Values are one of those things we hear a lot about, either personally, or in our organizations. Often we pay lip service to them, or we talk about values we think everyone agrees with, like kindness, loyalty and openness. While that sounds fine, (and I know you’re not a monster!), they may not truly be your highest values.
Being able to articulate your personal values can guide you in so many ways. They become a compass. Their absence or fuzziness might be why you’re feeling out of sorts at work or in life. Finding values that are yours will amplify the things that absolutely matter to you.
There are lots of tests online that help you find your values, but I want to share a way I use that’s really powerful. Are you ready to dig deep into what you truly value?
We’re going to explore your values through the lens of peak experiences. Peak experience was a term coined by Abraham Maslow in 1964, and he used words like “rare, exciting, deeply moving, exhilarating” to describe them. They are moments when joy and elation combine in a feeling that elevates and transcends the ordinary. They can have a spiritual, profound aspect to them. They are moments you don’t forget. They are a portal into discovering your unique values.
Think of a time when you felt a peak experience. Try not to reach for the obvious or rote – like the birth of your child, or climbing that mountain, or getting married. They may have a been peak experience, but don’t fall into the trap of what an expected peak experience should be. For instance, one of mine isn’t my wedding day, but rather walking into a pub when I was 17 and seeing my first punk band live. The thrill, elation, pure joy of that moment has stayed with me. So be honest with those experiences that left a delible mark of pure joy on you.
When you have one, write the words that you associate with that. For me, seeing the Scientists play in a grubby Perth pub, I felt like I’d found my people and my music. I felt like I belonged. I loved the feeling of doing things differently and not following the status quo. Write down what your experience meant for you.
Now find a second experience, and do the same thing. Write words that capture that experience for you. And if you’re game, find a third peak experience and do the same.
Okay, you’ve now got some words, have a look over them and see what emerges for you. Are their consistencies? Surprises? Things you kinda knew about you but hadn’t claimed? These are indicators of what you truly value.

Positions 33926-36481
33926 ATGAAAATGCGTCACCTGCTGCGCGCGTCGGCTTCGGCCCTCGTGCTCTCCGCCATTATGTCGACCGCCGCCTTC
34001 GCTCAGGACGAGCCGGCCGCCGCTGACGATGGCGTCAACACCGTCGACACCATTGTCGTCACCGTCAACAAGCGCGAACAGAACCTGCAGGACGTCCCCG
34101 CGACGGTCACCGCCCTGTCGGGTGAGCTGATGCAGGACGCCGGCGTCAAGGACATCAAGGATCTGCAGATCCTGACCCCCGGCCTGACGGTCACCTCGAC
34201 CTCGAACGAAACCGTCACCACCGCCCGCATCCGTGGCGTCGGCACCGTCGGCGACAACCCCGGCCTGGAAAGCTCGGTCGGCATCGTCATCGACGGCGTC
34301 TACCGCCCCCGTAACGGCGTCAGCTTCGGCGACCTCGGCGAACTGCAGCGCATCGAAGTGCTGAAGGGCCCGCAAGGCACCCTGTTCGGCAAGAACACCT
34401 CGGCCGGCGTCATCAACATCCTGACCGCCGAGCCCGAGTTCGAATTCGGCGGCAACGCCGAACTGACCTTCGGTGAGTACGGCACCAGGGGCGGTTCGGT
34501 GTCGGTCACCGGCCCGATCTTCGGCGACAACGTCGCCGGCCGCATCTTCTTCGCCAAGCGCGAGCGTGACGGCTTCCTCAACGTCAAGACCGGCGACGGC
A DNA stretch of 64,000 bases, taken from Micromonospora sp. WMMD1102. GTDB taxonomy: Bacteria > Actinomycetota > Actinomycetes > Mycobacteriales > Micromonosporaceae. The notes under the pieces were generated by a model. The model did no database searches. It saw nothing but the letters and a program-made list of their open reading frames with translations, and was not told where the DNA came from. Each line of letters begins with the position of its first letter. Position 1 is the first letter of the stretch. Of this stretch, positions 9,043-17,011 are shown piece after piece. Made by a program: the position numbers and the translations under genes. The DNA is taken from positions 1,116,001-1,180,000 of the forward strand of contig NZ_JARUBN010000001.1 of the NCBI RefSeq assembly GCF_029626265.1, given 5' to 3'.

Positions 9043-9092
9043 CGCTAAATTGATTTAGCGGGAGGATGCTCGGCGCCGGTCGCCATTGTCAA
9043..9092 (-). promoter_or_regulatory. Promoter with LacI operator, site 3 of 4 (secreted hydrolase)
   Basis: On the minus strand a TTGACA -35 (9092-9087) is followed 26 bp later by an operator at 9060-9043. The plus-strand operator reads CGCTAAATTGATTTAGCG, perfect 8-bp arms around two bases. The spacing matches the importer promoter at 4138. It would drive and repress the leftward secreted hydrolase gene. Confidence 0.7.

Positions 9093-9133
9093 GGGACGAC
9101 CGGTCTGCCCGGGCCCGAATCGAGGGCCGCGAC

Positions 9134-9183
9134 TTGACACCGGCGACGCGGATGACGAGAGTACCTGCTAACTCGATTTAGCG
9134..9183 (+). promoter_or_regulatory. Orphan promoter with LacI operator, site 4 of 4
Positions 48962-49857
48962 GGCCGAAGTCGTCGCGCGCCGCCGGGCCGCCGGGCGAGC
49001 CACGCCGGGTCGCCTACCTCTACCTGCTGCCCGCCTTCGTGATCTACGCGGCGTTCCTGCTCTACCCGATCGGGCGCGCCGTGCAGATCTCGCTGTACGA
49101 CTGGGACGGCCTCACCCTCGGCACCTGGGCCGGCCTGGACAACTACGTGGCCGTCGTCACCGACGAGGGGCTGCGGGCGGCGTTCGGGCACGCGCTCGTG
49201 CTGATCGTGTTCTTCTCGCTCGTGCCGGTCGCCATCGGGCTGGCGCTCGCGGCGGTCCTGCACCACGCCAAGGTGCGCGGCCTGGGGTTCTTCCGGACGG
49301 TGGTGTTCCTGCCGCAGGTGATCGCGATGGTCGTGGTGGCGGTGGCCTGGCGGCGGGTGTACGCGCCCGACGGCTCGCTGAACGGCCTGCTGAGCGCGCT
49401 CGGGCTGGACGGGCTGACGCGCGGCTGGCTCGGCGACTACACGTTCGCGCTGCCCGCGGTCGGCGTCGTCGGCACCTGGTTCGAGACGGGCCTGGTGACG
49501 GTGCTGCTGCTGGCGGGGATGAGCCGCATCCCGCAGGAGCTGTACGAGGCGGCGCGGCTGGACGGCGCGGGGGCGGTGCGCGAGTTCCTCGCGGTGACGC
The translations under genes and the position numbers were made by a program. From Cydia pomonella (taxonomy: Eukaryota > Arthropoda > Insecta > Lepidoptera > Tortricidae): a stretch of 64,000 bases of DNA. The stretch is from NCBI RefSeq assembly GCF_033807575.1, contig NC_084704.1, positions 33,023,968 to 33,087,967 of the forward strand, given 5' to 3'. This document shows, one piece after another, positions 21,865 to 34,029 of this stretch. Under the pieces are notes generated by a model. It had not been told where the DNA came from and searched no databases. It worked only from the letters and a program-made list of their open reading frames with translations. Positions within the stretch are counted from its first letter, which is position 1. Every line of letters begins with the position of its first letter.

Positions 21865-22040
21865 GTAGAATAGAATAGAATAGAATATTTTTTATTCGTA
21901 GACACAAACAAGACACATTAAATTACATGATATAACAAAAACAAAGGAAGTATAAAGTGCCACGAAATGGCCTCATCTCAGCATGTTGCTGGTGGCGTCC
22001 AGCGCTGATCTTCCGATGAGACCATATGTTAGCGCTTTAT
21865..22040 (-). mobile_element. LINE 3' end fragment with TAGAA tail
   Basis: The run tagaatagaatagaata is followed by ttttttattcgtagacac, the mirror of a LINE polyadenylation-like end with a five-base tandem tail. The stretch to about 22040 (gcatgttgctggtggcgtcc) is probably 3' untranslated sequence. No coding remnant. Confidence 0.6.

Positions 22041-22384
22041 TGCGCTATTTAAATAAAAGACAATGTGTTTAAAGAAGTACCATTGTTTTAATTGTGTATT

For me, when I look at my different peak experiences, I’ve found consistent values throughout. Whilst I value kindness, loyalty and courage, this process showed me that what I truly claim for myself as values are belonging, connection, being a light, finding new ways, being part of something bigger than me, inclusiveness, finding my people, strengthening the things we have that unite us.
I try to make sure as many of these values are present in my life and work on a daily basis. When they are not, my energy sags – I’m not living my authentic values.
What did you find?
What’s powerful about this exercise is how you can apply this in your life and work. If you’re feeling bleh at work, check whether what you value is being activated. How can you find ways to include what gets you in flow and lights you up in what you do? I’ve had clients have the most incredible breakthroughs playing with this.
One person discovered he truly valued the intricacies of detail, understanding how things work, seeing the universe in the smallest thing. He then applied this to his interactions with his clients at the large banking institution he worked for. It opened up a new relationship to living his values at a job he didn’t particularly love, but was committed to staying at for the next few years. He found he was able to bring more of himself and what mattered to him to his work. It changed the context of the work he did.
I’d love to know what values emerged for you from this. Any that surprised you?